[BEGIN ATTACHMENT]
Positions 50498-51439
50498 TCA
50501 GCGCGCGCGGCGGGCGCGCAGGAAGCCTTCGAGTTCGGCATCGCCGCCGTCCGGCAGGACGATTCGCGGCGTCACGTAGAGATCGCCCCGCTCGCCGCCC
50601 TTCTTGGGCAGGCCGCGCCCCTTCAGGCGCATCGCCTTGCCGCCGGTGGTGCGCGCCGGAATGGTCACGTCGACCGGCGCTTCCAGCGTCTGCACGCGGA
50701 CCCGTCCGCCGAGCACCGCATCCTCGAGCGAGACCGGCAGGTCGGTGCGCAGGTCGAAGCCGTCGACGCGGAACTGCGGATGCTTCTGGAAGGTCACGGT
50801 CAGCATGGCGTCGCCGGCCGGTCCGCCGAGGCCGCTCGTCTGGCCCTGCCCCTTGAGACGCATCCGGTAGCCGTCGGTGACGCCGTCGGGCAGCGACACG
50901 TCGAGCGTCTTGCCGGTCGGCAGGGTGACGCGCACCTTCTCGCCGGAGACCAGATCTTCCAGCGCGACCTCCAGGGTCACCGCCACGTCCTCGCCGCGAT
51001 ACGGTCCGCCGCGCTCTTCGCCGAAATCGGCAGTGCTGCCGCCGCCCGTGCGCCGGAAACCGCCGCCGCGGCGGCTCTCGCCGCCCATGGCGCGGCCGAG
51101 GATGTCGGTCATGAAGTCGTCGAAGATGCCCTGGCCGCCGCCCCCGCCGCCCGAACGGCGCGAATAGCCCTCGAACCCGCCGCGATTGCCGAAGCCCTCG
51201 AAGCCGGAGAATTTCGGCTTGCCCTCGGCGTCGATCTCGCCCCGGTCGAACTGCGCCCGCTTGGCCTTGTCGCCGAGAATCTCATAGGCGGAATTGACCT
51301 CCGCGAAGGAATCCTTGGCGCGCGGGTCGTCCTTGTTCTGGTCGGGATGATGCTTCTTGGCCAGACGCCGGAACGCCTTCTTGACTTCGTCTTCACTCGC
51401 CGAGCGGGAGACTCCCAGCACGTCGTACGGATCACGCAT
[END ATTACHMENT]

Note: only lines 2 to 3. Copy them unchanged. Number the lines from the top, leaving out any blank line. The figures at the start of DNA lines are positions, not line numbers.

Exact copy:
50498 TCA
50501 GCGCGCGCGGCGGGCGCGCAGGAAGCCTTCGAGTTCGGCATCGCCGCCGTCCGGCAGGACGATTCGCGGCGTCACGTAGAGATCGCCCCGCTCGCCGCCC